Another monumental complex was discovered on top of the mentioned building, again consisting of several chambers separated by walls of varying thickness. Votive deposits were found in two of the rooms. Especially important is the deposit found in 2006. Figurines crafted of hippo tusks, which were equally precious as ivory, depicted men, women, fantastic creatures and animals, models of various objects made of stone, faience and bone, and miniature vessels of stone. More unique figurines, many of which have never before been recorded for such early periods in Egypt's history, were discovered in 2007. Now these objects are exhibited in the Cairo Museum.
The importance of Tell el-Farkha as an administrative and cult centre has thus been confirmed and there is hope that further investigations will answer the question which deity was worshipped here.
In the same 2006 year in Eastern part of site we found a few dozen pieces of gold sheet accompanied by a hoard of ostrich-eggshell and carnelian beads and two large and perfectly crafted flint knives, 30 and 50 cm long respectively, undoubtedly of ritual function. This deposit proved to be a hundred years older than the origins of the first Egyptian state. Judging by the archaeological context of the deposit, it must have been hidden away here, possibly in fear of an approaching invasion. Once cleaned and studied, the gold fragments turned out to be the precious sheeting of two naked figures of standing men (60 and 30 cm high), likely representing an early ruler and his young progeny and heir. They are the oldest sculpture (in these type) found till now in Egypt, and now they are also exhibited in the Cairo Museum.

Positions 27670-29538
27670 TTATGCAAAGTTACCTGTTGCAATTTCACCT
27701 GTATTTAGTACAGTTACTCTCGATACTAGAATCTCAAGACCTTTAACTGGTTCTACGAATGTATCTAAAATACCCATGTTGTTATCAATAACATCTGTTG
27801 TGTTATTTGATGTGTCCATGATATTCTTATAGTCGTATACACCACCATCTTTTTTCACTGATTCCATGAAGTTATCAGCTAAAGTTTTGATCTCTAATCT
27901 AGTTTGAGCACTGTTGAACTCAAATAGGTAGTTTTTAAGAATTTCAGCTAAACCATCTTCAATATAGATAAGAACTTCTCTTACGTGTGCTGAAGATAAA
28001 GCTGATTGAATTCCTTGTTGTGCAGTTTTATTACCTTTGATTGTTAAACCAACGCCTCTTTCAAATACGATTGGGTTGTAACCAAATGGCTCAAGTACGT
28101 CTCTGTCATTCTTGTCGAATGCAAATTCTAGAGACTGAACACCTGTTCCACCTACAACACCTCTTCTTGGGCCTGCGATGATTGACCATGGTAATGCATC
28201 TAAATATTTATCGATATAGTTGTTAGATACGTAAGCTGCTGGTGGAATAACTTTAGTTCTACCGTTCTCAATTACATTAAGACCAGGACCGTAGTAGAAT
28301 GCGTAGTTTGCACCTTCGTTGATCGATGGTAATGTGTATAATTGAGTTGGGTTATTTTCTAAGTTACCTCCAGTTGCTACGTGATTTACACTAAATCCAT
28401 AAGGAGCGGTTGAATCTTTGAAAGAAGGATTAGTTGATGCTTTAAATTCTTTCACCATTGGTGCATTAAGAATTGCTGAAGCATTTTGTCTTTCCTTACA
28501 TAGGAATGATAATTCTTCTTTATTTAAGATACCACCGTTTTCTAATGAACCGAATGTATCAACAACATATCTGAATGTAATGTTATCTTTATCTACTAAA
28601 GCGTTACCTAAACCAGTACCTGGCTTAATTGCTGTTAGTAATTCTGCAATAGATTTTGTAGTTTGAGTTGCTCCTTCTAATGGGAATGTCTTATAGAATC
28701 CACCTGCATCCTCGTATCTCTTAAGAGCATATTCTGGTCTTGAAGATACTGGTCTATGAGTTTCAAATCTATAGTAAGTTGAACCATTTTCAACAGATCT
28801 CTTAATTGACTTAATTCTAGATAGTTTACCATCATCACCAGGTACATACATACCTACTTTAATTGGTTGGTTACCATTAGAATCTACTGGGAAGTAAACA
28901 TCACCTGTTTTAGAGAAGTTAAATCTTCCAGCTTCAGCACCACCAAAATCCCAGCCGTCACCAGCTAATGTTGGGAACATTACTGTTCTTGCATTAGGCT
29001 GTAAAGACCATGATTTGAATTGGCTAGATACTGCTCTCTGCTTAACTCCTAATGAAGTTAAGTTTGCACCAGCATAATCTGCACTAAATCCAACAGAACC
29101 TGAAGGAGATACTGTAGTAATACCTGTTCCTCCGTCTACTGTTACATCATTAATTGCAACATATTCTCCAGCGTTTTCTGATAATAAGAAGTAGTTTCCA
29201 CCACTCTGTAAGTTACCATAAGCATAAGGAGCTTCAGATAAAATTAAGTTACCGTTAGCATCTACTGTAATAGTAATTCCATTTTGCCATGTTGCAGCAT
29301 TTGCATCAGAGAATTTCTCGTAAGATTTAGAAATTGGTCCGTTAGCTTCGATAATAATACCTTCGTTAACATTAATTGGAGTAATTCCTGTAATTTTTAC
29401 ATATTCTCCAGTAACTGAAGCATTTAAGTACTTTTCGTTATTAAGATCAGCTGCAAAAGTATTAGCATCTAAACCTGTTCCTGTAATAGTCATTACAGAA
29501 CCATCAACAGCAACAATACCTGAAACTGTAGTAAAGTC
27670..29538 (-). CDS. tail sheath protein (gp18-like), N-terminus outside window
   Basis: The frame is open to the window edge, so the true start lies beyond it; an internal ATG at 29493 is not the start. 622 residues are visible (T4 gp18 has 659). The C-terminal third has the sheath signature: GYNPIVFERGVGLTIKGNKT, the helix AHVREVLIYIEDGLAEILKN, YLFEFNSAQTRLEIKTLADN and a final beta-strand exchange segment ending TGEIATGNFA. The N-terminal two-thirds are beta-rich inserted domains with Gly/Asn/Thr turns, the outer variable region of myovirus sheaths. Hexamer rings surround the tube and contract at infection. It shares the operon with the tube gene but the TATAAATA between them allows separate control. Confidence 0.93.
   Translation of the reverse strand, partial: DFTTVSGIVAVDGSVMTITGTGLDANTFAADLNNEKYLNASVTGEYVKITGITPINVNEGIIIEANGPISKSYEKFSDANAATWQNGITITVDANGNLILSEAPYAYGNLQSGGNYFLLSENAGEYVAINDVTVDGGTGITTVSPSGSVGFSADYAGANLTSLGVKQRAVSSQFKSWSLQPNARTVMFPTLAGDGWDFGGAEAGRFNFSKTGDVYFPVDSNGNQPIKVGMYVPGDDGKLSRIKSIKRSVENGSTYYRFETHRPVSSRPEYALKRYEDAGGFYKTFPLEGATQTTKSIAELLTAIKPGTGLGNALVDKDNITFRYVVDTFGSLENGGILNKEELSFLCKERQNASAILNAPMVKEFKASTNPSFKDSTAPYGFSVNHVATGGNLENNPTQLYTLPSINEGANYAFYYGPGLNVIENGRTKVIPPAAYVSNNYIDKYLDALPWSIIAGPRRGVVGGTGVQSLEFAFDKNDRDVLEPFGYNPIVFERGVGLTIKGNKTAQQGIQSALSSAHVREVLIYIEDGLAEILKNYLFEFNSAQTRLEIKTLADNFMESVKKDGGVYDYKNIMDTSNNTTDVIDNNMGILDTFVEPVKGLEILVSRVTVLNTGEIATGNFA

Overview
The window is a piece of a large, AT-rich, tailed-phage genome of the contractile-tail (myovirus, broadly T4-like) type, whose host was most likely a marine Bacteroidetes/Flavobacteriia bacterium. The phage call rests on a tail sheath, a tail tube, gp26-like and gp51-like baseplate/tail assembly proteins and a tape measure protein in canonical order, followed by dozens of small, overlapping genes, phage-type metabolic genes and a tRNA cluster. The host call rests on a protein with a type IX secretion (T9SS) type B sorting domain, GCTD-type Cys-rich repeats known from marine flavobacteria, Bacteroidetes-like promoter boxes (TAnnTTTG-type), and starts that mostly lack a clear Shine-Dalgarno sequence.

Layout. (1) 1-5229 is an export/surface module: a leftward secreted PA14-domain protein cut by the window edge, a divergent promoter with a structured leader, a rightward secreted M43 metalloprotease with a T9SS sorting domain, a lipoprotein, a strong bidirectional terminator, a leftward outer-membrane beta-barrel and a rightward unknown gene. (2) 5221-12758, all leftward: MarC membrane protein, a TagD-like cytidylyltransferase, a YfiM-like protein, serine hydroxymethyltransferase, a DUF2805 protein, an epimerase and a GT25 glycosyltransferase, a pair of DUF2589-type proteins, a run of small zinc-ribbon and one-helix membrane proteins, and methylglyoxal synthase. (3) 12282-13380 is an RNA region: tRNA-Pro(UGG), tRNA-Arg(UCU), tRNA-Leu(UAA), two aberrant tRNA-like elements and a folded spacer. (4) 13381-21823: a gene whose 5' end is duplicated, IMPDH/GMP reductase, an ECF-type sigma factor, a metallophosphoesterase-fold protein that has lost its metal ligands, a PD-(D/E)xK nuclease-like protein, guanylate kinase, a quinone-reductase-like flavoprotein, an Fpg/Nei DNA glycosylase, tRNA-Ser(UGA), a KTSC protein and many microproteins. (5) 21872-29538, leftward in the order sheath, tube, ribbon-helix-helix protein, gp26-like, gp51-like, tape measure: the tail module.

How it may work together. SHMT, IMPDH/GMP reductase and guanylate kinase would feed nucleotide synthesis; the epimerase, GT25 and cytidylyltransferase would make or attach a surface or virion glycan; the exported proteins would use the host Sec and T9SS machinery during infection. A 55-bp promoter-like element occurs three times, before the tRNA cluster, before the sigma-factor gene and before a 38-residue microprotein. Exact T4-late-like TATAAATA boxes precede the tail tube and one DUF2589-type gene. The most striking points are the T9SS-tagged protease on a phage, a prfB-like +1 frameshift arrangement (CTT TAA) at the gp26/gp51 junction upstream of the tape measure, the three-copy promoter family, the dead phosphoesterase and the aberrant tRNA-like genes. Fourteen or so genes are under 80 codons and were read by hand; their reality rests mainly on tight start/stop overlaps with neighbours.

The Eastern part of the site is also a cemetery. So far we explored 108 graves - many others were discovered and should be excavated in the next seasons. The most important graves found at Tell el-Farkha are early mastabas, dated to the Dynasty 0 and I. The richest of the burials in terms of grave goods included up to 70 clay vessels, up to 35 stone vessels, ornaments of semi-precious stones and gold, clay figurines, cosmetic palettes, models of granaries, tools and weapons. Many of the vessels bore so called pot marks which are in essence the oldest known hieroglyphic signs presumably intended as a means of identifying the origins of a pot or the export destination of the goods inside it. The names of two successive rulers of Dynasty 0, Iry-Hor and Ka, and that of king Narmer of Dynasty I have been deciphered among the signs. In last season we found the names of two unknown till now kings from the Dynasty 0.
Last but not least, we are dealing (in the central part of the site) with ordinary settlement of farmers, herders, fishermen and artisans, subordinated to the elites residing on the western mound. Even so, the jewellery found here, the copper artefacts, imported pottery and seals and impressions of seals leave little doubt regarding the affluence of this population and their avid participation in long-range trade. Looking back at 12 seasons of work at the site, one cannot but perceive the site's uniqueness. The zonal division into the residential and cultic complex on the Western Kom, the domestic and economic quarter on the central mound and the cemetery and settlement on the eastern one has provided an exceptional opportunity to trace the origins, rise and fall of an important administrative centre existing at the time of the emergence of the pharaoh's state.